I do this TRO because I like the challenge of putting it together, manufacturing the parts from raw words and buying other parts from artists who have the talents I do not. Make no mistake, it is work. But it is also like a model, one whose components sometimes exist only as an outline on paper. I have as much fun researching the fictional universe in which BattleTech resides as I do adding to that fictional universe. I like shaping the parts, sanding here and tweaking there, until I have something which, like my control line airplane, will eventually fly.
When our youth are done with their games, when World of Warcraft and the texting phones and the abyss that is the Internet and social networking sites have become their past, what will they pass on to their kids? Who will build? Create? Invent? Someone tell me, please. I honestly don’t know.
And now that I have had my monthly whine session, here is a tidbit I have had occasion to think on recently. Everyone will have heard by now of the retired Air Force personnel who have finally decided to come out with what they heard and saw thirty years ago regarding UFOs.
Or maybe not. I notice with some alarm that the whole thing appears to have been swept under the carpet by most of the media outlets. Interesting. You would think this would have a major impact, but it seems to be quietly slipping away.
Now I don’t know if there are aliens out there or not. I don’t know if they are paying mind to us or not. Many incidents since the exploding of the first atomic bomb have been reported. Many have been plausibly explained away as mundane events – but not all. The Valentich incident is one that sticks in my mind. Other events which have not been explained away share something in common with what happened over the Bass Straits – the observed vehicles, if that is what they are, do not appear to be bound by the laws of physics as we understand them.
What strikes me most though is the attitude of those commenting on this ‘coming out’ of otherwise-sober minded individuals. They portray them as curiously suffering from mass delusion, or hungry for attention, or victims of conspiracy theory, or any number of things. The blogosphere is rife with folks who go the other route, attacking the very idea that we should be significant enough for an alien culture’s attention.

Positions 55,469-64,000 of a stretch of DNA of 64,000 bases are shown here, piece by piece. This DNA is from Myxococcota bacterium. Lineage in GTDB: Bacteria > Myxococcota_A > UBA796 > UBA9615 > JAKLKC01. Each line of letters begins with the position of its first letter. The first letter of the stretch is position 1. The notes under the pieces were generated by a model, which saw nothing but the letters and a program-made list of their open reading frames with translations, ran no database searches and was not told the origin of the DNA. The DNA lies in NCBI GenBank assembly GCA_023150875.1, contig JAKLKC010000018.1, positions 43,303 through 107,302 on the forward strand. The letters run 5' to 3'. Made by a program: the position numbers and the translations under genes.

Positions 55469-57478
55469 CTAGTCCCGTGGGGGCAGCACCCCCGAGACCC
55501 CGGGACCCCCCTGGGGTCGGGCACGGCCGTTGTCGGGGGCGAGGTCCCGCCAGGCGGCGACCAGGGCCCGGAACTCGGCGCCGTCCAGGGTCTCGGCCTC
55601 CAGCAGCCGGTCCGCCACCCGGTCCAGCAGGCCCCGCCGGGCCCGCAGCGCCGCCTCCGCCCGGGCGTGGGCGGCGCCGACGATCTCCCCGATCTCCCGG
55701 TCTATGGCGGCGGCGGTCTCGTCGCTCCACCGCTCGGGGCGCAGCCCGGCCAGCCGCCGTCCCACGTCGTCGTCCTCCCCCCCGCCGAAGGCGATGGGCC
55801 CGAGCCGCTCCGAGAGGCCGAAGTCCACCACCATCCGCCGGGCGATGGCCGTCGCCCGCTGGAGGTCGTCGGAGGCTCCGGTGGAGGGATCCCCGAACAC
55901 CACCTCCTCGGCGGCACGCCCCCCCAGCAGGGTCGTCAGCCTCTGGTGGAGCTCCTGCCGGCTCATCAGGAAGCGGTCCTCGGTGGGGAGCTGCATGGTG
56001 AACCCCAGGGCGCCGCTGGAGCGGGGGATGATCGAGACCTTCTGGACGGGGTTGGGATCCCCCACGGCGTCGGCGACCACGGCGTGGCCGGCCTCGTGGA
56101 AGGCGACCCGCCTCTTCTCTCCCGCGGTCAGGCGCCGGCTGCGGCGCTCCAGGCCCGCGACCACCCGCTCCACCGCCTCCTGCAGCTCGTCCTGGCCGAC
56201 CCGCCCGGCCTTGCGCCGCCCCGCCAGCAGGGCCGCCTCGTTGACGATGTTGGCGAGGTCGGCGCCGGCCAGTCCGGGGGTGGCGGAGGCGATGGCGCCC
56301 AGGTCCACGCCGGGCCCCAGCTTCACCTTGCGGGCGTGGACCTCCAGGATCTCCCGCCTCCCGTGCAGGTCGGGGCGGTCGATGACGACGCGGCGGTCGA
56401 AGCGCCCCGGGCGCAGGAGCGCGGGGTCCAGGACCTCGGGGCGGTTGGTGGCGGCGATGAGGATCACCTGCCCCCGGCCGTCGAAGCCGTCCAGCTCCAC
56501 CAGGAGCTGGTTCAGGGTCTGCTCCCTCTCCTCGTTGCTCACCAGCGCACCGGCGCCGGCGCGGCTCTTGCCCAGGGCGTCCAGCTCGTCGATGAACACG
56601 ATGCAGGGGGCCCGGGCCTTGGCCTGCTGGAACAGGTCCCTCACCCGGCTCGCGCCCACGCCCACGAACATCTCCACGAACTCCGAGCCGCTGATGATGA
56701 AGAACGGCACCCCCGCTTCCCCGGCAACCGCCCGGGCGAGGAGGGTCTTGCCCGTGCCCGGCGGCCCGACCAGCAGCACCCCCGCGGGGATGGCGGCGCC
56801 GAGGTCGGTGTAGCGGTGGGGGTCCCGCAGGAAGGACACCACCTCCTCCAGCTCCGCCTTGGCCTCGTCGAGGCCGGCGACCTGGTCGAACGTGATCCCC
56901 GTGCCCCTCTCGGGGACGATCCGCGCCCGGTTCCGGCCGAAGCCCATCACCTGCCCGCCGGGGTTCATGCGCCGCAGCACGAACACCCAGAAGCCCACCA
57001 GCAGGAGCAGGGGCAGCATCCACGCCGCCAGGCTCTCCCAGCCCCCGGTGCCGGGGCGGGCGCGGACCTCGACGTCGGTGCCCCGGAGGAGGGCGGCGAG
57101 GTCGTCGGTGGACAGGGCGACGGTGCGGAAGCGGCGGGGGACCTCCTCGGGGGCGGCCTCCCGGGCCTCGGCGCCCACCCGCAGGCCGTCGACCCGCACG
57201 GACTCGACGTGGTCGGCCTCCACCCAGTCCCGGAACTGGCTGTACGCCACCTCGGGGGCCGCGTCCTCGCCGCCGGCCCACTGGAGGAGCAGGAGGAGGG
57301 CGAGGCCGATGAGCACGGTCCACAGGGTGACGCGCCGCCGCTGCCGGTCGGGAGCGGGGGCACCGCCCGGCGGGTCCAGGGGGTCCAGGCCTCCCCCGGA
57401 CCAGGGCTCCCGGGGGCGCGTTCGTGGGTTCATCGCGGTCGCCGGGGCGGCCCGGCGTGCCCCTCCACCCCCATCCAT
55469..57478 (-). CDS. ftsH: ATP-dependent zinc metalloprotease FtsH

The weird thing is that lots of these critics hold two apparently incompatible ideas up at the same time and don’t notice the forced dilemma. The first is that the aliens are so advanced and - well, alien - that they could not possibly hold an interest in primitives like us. Fair enough. The second is that they are after all just like us, right down to littering, for example, and if they were to come around, it would be with sirens going and an entrance that would put Hollywood to shame. Since we haven’t seen that, they must not exist. Fine. But which is it going to be? Are they aloof aliens that are morally and technologically superior or are they interstellar frat boys on a tear?
I think these retired Air Force people are telling the truth as best they know. What they say, stripped of the out-of-context quotes and silly buzzwords, jibes with what I have read in other publications – and not the UFO websites, either. It has a feel to it that, despite the spokesman’s personal opinion that ‘aliens are concerned with our nuclear arsenal’, rings true. Maybe they are looking in on us from time to time. Or testing our defenses. Or just warning us.
CS Lewis once wrote that if a star-faring culture that had broken the bonds of the speed of light ever encountered us, they would have to kill us or put us in quarantine. We have been broadcasting our intentions for the past eighty years, after all. And our intentions are not very good. If we ever broke the bonds of physics as it is now understood, we would still be doing wretched things to each other and anyone else we could find out there. Maybe those aliens know it. If Lewis was right, and we’re still here to talk about it, maybe we ARE in quarantine. And isn’t this what quarantine would look like?
BattleTech's Inner Sphere put in its place
In BattleTech men travel between the stars all the time. There are no aliens, but men have still not found a way to live in peace with other men for very long. I once wrote a BattleTech story based on this idea, a piece titled ‘Orbit’. Think what you will of the writing, but it took first place in a writing contest. The stories that followed were not nearly so well received, though I believe their writing was at least as good.
And that got me to thinking of other things which follow a similar pattern; namely, movies which were wildly popular when they came out. And when sequels made by the same producers and directors followed these films, the follow-ups were not nearly so successful. They lacked something the original had. In at least three examples, I like to think of that ‘something’ as a bit of the Truth.